Discovery is done via SysMo-SEEK. How to catalog the metadata, and then have mechanisms for accessing the data from locations other than the host site? There is a single search point over "yellow pages" and assets catalogue. They store metadata on results, not the results themselves (again, just like SyMBA, which stores the metadata in a database, and the results in a remote file store). They use myExperiment for both linking the people and the assets. For models, they're using a local installation of JWS online, which is a database of curated models and a model simulator. There is also some links to semantic SBML from the TRANSLUCENT project.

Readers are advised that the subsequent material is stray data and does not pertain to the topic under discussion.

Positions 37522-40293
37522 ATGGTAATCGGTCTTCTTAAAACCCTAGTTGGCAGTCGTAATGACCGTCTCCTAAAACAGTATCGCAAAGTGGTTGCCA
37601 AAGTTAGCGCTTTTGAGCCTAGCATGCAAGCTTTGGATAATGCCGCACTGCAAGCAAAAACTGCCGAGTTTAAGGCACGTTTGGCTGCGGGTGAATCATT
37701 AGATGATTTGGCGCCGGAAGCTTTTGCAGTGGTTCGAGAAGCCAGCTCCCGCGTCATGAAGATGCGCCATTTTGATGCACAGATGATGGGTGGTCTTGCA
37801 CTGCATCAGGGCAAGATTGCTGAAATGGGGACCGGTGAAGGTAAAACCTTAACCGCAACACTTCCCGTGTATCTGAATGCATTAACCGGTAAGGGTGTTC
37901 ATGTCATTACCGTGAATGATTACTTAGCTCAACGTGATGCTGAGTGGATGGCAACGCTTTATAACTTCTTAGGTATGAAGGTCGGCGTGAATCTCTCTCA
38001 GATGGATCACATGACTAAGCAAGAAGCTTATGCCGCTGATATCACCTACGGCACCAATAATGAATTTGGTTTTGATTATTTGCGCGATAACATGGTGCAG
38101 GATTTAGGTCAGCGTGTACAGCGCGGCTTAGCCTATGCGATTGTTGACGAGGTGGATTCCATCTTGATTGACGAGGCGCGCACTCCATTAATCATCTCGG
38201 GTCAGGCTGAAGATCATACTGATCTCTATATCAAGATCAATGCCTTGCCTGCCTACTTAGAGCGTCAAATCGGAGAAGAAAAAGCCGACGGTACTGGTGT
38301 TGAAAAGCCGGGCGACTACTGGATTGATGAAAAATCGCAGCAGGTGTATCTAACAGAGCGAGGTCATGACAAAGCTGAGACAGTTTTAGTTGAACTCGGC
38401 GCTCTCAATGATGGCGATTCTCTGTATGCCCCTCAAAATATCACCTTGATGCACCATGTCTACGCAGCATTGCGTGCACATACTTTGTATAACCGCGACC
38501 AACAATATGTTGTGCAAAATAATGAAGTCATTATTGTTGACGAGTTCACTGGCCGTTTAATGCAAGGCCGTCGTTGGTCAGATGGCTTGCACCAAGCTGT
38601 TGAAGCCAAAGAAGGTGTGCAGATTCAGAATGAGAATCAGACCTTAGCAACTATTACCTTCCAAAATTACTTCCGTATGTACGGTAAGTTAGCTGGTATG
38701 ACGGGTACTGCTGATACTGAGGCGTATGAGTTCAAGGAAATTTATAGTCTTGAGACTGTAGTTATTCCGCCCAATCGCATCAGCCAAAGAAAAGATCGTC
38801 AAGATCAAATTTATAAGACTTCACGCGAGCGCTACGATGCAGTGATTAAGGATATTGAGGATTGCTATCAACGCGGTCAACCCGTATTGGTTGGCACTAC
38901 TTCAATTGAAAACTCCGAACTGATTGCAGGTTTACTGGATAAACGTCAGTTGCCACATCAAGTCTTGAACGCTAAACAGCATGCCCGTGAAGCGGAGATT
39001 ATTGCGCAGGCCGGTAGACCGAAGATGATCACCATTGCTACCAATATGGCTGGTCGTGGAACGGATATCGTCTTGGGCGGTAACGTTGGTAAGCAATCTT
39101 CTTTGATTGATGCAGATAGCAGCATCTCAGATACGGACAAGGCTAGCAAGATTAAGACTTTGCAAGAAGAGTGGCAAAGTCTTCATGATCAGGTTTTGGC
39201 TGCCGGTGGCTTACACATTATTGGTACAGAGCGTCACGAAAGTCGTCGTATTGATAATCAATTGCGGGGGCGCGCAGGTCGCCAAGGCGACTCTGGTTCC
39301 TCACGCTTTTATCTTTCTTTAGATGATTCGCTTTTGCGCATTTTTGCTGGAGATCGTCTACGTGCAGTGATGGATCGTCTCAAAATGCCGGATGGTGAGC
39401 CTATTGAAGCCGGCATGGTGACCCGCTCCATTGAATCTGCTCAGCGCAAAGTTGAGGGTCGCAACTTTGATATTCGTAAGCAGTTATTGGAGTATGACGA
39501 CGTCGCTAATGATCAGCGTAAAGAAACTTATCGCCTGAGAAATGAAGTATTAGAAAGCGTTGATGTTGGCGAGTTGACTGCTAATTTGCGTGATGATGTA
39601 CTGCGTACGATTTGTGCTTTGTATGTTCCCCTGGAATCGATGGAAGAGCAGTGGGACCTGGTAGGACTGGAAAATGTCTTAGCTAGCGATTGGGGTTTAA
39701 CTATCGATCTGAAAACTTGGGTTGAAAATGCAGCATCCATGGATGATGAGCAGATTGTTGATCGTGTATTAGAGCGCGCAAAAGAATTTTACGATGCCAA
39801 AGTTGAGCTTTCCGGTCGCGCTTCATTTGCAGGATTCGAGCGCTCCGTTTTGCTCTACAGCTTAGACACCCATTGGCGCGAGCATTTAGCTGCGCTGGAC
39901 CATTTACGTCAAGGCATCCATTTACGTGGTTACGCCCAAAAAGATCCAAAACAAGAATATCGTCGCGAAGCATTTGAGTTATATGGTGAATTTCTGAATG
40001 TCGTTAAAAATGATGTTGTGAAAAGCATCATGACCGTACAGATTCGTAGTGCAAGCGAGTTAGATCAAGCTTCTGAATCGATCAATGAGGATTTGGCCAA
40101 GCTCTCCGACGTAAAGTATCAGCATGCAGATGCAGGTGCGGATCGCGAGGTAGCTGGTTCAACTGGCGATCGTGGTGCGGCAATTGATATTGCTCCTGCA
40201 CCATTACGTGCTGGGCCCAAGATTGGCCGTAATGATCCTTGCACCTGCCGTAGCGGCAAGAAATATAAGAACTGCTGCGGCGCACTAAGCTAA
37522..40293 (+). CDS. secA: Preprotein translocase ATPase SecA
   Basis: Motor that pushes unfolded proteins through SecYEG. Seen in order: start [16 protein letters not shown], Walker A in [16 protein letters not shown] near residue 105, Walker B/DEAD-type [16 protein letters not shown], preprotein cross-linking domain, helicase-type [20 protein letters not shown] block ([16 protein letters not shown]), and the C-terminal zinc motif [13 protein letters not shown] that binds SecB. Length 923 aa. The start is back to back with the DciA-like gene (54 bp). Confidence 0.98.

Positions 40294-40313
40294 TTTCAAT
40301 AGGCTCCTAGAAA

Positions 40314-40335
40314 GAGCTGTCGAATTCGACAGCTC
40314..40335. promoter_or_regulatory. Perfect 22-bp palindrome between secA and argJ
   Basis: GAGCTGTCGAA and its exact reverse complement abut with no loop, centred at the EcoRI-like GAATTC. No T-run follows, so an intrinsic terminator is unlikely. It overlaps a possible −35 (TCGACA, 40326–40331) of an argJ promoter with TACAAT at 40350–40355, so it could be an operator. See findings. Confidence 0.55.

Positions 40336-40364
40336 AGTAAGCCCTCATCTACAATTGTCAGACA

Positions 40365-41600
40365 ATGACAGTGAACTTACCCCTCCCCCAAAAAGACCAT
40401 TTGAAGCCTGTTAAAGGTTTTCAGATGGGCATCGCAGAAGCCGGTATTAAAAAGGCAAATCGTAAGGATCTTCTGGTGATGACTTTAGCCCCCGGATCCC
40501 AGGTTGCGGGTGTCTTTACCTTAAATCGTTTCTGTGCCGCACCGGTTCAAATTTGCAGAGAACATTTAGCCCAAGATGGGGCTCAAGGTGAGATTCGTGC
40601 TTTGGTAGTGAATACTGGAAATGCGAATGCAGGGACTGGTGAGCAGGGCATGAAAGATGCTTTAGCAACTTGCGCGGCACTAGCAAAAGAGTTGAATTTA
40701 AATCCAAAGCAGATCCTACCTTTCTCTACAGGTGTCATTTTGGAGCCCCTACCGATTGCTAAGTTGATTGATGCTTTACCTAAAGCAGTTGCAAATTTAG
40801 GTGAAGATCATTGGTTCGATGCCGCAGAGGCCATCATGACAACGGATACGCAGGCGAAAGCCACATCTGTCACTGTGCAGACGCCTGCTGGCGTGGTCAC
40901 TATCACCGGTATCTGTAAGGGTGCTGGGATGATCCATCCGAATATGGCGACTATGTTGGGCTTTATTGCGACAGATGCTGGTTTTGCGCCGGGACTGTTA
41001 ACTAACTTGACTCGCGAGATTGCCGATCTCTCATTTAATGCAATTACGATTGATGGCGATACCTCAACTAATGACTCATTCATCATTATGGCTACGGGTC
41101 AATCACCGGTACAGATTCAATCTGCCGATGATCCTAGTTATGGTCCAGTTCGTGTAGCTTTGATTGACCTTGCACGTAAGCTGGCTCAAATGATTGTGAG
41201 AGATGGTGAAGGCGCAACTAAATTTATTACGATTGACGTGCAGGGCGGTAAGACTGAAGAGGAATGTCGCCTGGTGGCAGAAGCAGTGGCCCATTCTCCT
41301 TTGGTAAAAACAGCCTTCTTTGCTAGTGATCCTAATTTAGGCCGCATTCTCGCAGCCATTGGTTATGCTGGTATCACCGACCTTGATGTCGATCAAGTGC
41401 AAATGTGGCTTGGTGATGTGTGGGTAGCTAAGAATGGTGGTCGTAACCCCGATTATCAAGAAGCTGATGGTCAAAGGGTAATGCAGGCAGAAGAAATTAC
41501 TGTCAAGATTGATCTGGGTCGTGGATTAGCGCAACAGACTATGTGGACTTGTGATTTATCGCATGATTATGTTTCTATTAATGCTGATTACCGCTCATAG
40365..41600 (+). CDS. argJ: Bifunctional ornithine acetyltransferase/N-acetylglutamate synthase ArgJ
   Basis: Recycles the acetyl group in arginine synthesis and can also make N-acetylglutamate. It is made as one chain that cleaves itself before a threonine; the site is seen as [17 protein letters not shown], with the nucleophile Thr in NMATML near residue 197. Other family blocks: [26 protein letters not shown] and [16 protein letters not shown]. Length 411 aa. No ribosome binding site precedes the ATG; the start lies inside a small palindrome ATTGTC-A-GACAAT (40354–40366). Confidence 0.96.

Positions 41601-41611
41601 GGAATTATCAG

There are two kinds of processes to store. The first is experimental processes, e.g. SOPs and protocols. They use the Nature protocols format, with the addition of high-level classification through tags. (Personal note: What is the underlying format for storing protocols?) The second type of process is Bioinformatics processes, which are stored as workflows. (Question: Why don't you store protocols as workflows? They can be chained in the same way.)  Taverna is used for this work. One bit of work was using libSBML inside taverna for collaborative model development (Peter Li et al). Another automated (definition of automated in this context?) workflow goes from microarray to pathways and published abstracts. Their consortium wants to exchange information from public data sources, SysMO itself, and excel spreadsheets.